Oxfam in Pakistan along with Food and Agriculture Organization (FAO), World Food Program (WFP), celebrated World Food Day to raise awareness about food insecurity and working towards a zero hunger Pakistan by 2030.
This year’s theme was “Our Actions are Our Future – A Zero Hunger World by 2030 is possible.” Rising inequality across the world is impacting the poor in terms of their access to healthy and nutritious food.
The keynote speakers emphasized achieving food and nutritional security for Pakistan as a core underlying objective of all government policies and programs.
After the documentary presented by FAO, the Federal Minister National Food Security & Research, Sahibzada Muhammad Mehboob Sultan said, “The government of Pakistan is celebrating World Food Day in collaboration with UN agencies and other development partners as a mechanism for addressing the emerging issues related to food security faced by the resource poor farmers and rural communities.”
The event was attended by diplomats, ministers, government officials, civil society members and representatives of UN agencies and farmers. Speaking on the occasion Oxfam’s Country Director, Mohammed Qazilbash said, “It is encouraging that fewer children, women and men are going hungry today.
However, we must not forget the paradox that millions of small-scale food producers, who produce most of the world’s food are themselves at risk of going hungry.
This World Food Day we have a chance to address this situation.” Qazilbash asked Federal Minister Mehboob Sultan to involve rural women farmers in policy making so they could access the resources they need to fight poverty and hunger.
Following the program, Oxfam organized a food security stunt at Safa Gold Mall to raise awareness that human suffering should never be an ingredient of the food we eat.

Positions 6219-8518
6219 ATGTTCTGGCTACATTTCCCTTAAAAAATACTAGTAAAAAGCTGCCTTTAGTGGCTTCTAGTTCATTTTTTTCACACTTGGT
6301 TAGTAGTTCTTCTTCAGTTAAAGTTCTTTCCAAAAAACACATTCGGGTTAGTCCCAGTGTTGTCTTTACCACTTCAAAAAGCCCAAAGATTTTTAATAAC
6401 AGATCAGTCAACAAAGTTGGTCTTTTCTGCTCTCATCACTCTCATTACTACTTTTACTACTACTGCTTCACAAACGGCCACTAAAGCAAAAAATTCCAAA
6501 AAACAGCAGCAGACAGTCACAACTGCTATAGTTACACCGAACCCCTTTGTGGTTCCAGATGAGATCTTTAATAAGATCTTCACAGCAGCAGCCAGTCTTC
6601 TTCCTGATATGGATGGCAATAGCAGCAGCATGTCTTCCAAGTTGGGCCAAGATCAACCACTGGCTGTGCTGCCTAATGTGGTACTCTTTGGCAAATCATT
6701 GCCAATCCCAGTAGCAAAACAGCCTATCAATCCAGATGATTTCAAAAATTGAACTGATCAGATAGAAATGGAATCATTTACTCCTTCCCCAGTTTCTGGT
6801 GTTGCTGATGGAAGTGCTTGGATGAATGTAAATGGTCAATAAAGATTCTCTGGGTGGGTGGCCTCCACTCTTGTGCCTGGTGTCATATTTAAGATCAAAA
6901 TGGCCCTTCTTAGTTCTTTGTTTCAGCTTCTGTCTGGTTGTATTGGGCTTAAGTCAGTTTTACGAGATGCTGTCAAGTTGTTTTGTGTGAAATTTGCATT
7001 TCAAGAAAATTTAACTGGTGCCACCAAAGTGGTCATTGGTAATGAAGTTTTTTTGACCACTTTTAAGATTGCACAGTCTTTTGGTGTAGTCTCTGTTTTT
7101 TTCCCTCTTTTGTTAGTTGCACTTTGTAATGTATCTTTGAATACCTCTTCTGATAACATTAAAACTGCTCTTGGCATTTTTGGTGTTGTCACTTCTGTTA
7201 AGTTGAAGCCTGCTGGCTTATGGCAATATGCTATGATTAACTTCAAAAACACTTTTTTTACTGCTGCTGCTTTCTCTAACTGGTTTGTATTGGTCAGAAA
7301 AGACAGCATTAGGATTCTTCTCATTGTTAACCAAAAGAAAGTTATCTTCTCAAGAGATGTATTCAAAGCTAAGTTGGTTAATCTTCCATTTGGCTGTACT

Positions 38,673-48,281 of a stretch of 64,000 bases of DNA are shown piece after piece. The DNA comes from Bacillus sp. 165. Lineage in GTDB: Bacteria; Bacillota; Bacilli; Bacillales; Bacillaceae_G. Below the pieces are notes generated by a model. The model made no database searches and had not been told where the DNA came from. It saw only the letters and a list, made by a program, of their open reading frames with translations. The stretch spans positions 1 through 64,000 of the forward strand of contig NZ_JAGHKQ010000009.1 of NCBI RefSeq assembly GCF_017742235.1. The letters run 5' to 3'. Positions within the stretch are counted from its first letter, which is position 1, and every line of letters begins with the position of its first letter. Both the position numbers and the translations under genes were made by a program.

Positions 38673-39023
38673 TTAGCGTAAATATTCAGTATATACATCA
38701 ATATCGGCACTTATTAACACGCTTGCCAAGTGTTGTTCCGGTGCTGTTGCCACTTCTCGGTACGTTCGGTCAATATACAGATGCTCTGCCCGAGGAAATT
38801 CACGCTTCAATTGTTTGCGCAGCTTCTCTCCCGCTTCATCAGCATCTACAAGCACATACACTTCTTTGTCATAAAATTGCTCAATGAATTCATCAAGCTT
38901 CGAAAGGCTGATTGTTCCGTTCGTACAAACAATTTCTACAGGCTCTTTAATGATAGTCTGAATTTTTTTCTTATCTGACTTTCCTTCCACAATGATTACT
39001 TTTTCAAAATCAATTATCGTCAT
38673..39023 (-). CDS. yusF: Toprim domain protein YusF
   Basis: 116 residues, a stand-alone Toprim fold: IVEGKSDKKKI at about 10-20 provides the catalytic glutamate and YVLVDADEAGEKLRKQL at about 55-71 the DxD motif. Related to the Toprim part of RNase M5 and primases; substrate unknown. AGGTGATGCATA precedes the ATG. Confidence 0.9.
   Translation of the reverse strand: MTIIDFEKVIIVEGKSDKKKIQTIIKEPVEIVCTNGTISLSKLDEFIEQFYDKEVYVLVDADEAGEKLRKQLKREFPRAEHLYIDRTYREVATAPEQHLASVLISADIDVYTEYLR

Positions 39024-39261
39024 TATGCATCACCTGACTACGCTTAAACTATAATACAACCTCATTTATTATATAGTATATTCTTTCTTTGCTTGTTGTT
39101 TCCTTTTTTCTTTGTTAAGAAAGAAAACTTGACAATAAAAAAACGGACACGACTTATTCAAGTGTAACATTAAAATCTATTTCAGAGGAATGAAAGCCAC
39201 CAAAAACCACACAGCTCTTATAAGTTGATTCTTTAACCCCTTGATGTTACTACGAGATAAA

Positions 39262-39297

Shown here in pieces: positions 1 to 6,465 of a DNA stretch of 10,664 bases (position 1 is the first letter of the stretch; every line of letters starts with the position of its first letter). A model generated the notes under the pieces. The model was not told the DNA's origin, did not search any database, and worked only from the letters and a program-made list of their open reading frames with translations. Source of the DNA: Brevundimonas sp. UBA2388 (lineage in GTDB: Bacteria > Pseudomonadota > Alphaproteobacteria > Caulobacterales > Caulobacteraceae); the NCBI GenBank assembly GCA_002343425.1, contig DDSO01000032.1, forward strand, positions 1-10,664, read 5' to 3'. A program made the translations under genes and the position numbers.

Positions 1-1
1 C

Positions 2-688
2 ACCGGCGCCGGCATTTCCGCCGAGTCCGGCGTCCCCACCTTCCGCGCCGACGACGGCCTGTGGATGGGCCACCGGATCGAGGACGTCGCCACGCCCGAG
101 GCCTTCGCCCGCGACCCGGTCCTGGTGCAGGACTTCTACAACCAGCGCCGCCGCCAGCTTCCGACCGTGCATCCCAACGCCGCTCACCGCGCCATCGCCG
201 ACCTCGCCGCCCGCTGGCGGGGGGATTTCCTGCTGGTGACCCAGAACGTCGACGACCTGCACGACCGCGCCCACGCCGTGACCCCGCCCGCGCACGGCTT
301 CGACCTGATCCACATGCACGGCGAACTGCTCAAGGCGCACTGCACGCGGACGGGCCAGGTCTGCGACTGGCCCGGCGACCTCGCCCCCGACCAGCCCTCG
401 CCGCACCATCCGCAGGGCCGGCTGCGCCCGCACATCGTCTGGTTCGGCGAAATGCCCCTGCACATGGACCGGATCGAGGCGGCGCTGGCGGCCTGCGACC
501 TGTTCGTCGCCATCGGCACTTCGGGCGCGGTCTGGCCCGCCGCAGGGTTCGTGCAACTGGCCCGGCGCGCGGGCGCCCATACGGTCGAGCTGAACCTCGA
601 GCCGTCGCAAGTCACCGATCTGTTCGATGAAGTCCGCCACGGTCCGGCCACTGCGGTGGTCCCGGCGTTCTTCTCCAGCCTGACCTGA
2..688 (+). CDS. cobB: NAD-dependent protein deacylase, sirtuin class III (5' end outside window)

Yet around the world millions of women and men are forced to work long hours in inhumane conditions for little rewards, while hugely powerful corporate food giants are cashing in big profits. The burden of this injustice falls more heavily on women, who face discrimination, get paid less than men and are denied the same basic human and legal rights.
Women farmers exhibited a food stall with staple food items and quick facts about the human suffering experienced by those who grow, catch and process that food. University students recorded the impressions of visitors to the stall.
A visitor to the stall Sanam Parvaiz, mother of three said, “I didn’t know the poor conditions and injustices faced by food growers. I will try to be more mindful of my purchases and I have signed Oxfam’s petition to support women farmers.”
An Oxfam analysis of policies and public investments in six countries shows that women farmers are not getting the resources they need to feed their families and communities and adapt to climate change.
Developing countries must invest more in small-scale agriculture, especially to women who play a vital role in food security. Agriculture needs to be rebuilt along entirely different lines and poor farmers made central to that change.